When it comes to investing, time is your most valuable asset and compound interest is your best friend. If you’ve just landed your first job or are getting started on a side hustle but aren’t exactly sure what that “compound interest” phrase in the last sentence means, you’ve come to the right place.
As a young person, you’re in a great position to make your money start working for you. Why? Growth accelerates over time, and you have a lot of time ahead of you--meaning saving early pays off big time in the future. Here’s everything you need to know about compound interest and how you can take advantage of it.
What is compound interest?
To understand compound interest, you first have to know about simple interest. Simple interest is the interest earned on your savings only. Let’s say you have $100 you want to invest. This is called your principal balance. You go to the bank and deposit it into a savings account at a 1% interest rate. This means after your principal balance of $100 has been in savings for one period (typically defined as a year), you will accrue 1% on your investment, or $1. This keeps repeating annually, which means the next year, you get another 1%, or $1, and so on. That is simple interest.
Compound interest, however, is the interest you earn on both your principal balance AND the interest you earn over time, causing your wealth to grow faster over the course of your life. Remember learning about exponents in school? Compound interest is a similar concept.
Let’s go back to that initial $100. Suppose you deposited this same amount into the bank at a 1% compound interest rate annually. How does that grow differently than a simple interest rate does? Well, after the first year, it doesn’t. Your principal balance will have still made you the same amount of money: $1. But the next year, you will be accruing 1% interest on your new account balance of $101, instead of your original deposit, that principal balance of $100. Instead of making $1 on the sum, you make $1.01, bringing your new account balance to $102.01. The next year, that $102.01 accrues 1% interest, becoming $103.03. This continues to compound, or multiply upon itself, increasing how much you earn the next year, the year after that, and so on.
How does compound interest work?
Because compound interest includes all interest previously accumulated, it grows at an ever-accelerating rate. That’s why the number of compounding periods, or years you have been saving, makes a significant difference–and why you want to start investing as early as possible.
When you put money in a compound interest-earning account and leave it alone, your money will grow. In the previous example, you put away just $100 one time and let the compound interest do the work. However, if you were to add more money to your principal account balance on an ongoing basis–say, quarterly, monthly, or even every paycheck–your money can really start working for you.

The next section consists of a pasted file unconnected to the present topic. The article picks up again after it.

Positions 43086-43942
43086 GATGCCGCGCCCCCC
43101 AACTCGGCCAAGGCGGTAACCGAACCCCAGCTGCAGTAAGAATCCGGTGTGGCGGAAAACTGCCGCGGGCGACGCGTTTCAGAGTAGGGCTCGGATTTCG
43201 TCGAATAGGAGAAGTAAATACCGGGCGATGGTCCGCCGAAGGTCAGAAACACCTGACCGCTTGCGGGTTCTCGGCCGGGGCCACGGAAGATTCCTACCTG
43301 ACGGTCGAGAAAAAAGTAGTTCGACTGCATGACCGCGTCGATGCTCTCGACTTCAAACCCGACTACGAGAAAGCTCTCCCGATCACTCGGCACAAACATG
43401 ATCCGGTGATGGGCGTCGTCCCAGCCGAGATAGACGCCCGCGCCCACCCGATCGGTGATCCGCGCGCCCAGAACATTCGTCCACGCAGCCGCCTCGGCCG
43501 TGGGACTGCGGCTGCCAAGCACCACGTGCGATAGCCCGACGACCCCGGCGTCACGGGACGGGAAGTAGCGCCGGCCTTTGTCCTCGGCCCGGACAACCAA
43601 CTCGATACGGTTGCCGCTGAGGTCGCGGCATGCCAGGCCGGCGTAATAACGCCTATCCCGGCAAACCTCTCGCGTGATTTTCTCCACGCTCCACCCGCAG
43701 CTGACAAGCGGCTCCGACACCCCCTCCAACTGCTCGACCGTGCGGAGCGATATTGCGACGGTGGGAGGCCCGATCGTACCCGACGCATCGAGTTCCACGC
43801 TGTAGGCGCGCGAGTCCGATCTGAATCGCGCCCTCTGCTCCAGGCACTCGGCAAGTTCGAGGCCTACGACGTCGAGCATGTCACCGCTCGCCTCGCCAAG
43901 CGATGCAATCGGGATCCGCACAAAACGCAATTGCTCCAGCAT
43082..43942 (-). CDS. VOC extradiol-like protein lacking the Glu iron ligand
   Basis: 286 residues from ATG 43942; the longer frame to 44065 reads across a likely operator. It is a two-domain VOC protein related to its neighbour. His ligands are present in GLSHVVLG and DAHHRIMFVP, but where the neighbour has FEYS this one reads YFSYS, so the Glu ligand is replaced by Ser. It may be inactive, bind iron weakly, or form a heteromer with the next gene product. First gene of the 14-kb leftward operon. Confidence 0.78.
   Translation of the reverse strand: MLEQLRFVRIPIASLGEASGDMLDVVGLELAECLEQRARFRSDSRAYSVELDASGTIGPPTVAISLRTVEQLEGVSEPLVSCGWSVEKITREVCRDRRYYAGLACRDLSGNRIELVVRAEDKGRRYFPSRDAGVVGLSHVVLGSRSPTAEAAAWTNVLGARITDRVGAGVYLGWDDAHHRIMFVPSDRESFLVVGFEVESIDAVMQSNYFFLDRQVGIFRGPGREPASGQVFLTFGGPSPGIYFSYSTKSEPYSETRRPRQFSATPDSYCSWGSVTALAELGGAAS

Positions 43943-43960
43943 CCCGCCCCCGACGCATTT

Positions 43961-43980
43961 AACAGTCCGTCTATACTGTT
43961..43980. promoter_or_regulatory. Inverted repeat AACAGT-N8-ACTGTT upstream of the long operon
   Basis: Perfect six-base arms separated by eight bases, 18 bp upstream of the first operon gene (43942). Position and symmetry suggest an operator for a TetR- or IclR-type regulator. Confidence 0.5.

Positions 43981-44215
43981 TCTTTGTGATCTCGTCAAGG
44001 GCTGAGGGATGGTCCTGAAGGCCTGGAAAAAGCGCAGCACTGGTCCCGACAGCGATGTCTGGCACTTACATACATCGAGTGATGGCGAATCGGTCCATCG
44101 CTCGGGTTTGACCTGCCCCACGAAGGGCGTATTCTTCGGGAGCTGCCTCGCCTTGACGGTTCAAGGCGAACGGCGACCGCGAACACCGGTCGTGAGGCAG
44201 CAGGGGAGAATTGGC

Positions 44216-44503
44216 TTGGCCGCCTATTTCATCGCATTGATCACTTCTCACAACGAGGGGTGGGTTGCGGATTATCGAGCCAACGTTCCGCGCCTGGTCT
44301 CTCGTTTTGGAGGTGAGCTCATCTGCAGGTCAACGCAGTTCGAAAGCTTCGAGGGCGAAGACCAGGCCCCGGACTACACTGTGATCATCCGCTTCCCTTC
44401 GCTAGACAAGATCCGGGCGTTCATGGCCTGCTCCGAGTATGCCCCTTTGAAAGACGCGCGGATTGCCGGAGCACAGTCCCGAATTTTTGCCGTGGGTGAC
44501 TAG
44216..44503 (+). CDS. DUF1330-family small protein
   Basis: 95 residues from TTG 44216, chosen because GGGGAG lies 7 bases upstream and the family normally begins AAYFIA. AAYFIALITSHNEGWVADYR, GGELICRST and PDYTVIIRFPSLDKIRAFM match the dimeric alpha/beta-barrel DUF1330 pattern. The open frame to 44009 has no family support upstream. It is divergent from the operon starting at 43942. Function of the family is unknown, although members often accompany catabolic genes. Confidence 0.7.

Of course, it’s hard to imagine putting away money consistently when you’re young and starting from scratch with your finances. The benefit of doing so, though, is very real. Investing a little every month, even just $100, from a young age has the potential to eventually grow into a substantial sum of money for you to rely on when the time comes to retire.
What does compound interest look like in practice?
Compound interest in real life looks different depending on where you’re investing your money, how much you’re putting away, and your rate of return.
Consider the following scenario.
Investor One, Charlie, started saving at 25. He put away $1,000 per month for 10 years until he turned 35. Then he stopped saving but left his money in his investment account where it continued to accrue at a 1.5% rate until he retired at age 65.
Investor Two, Molly, started saving at 35. She also put away $1,000 per month for 10 years until she turned 45. Like Charlie, she left the balance in her investment account, where it continued to accrue at a rate of 1.5% until age 65.
Investor Three, Max, didn’t start investing until age 45. He too invested $1,000 per month for 10 years, halting his savings at age 55, then left his money to accrue at a 1.5% rate until his 65th birthday.
All three investors contributed the same amount, $120,000, to their savings over a span of 10 years. Yet because of when they began saving, their end results at retirement where drastically different. Charlie ended up with a balance of $203,105 in savings, while Molly had $174,831 and Max only had $150,492.